This is not about being lonely. I’ve been reflecting on certain life-situations, where I’ve felt ‘alone’. You can be ‘alone’ in a whole crowd of people. And you can certainly feel ‘lonely’ in a crowd. However the two concepts do not equate in my mind (regardless of any dictionary definitions).
The following are the characteristics that I’ve sifted out that constitute feeling ‘alone’:
- Where I alone knew the intricate details, the multitude of interconnecting issues, and the various ramifications.
- No one else would give the time of day or a candle by night to take the slightest interest in the details. It’s simply not their business.
- Because of the course and intricacy of the situations, few would understand them in their entirety or sufficiently, to really grasp their significance.
- A feeling that if another was to share in some of the detail they would certainly lose interest or feel they ‘shouldn’t go there’, on grounds of some political or moral correctness – conjured purely for avoidance.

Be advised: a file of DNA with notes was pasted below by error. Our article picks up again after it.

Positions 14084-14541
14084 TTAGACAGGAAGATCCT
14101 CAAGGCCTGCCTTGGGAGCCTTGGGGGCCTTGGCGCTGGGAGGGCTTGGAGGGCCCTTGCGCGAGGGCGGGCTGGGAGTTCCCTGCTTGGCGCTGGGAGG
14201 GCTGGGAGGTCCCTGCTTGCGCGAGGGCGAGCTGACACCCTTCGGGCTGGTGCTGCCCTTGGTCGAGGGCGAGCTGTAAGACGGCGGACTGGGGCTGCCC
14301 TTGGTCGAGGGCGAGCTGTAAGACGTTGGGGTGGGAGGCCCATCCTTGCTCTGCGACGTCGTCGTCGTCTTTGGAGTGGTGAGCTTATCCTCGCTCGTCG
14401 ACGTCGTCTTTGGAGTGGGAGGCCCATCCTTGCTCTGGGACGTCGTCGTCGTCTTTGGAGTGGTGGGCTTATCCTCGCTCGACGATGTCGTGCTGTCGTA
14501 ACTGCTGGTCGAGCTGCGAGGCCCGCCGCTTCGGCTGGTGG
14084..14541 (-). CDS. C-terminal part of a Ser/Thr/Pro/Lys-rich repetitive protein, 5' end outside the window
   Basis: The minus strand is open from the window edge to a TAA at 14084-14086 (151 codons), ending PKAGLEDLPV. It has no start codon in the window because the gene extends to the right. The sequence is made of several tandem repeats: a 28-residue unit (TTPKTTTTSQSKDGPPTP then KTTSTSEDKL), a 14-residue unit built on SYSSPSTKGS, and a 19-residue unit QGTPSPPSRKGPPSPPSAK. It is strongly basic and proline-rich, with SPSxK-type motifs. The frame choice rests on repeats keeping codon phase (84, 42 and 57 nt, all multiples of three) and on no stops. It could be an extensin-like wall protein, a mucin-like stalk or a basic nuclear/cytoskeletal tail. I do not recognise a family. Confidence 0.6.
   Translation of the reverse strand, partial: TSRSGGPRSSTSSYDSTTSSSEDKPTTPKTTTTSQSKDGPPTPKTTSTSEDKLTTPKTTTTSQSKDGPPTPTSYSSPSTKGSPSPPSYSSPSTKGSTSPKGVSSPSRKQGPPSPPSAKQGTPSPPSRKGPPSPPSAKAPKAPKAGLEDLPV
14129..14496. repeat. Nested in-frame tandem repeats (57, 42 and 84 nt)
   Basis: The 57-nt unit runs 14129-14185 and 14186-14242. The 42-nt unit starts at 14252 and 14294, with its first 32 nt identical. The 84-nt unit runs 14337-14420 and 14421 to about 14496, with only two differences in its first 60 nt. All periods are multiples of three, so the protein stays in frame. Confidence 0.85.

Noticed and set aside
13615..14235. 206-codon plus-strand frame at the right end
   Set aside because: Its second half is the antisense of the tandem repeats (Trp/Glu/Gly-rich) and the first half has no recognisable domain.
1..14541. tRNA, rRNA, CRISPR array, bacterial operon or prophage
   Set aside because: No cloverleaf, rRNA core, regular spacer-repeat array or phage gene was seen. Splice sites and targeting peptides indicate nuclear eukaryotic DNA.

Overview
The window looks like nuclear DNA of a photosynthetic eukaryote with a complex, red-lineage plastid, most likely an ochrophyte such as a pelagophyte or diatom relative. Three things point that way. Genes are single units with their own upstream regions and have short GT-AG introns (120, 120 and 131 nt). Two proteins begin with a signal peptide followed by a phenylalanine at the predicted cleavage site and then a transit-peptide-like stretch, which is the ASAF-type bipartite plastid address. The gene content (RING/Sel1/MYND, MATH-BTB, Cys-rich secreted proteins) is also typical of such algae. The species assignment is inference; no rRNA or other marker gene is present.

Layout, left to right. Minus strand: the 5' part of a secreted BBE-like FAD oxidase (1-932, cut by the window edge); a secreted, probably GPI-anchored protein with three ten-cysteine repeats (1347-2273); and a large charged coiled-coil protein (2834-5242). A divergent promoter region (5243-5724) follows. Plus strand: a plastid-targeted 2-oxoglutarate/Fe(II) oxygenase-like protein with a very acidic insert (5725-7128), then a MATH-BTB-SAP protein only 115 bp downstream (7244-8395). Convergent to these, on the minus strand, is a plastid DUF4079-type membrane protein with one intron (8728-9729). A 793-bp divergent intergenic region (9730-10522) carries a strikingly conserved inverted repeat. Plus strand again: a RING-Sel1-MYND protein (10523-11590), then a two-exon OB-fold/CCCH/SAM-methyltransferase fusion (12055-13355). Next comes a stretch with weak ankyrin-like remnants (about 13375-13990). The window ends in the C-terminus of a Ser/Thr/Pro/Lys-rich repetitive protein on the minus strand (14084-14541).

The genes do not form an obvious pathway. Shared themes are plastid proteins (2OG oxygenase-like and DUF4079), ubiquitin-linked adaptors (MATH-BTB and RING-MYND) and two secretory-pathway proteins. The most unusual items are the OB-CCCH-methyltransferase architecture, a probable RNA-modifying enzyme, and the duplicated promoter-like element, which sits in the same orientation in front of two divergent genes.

- Interest if shown would be short-lived and superficial, leading to under- or mis-appreciation of the salience of the issues.
- Knowing a thing in detail and being so close to it, runs the risk of being accused of being pedantic – and seeing more into situations than exist.
- Attempts to share the unique set of experiences leads to others taking a safe and middle road – after all they, not being able to grasp the depths of the issues are overly cautious, lest they be accused by some ‘watchful eye’ of misleading or misdirecting.
There is at times a pressure to share thoughts, with a hope that at least a single other person will appreciate, and provide rescue from a sense of potential insanity. But at the same there is an inhibitory risk that any sharing could lead to accusations of insanity. The tension between the two – hope of rescue from ;and risk of accusation of insanity – is an uncomfortable place.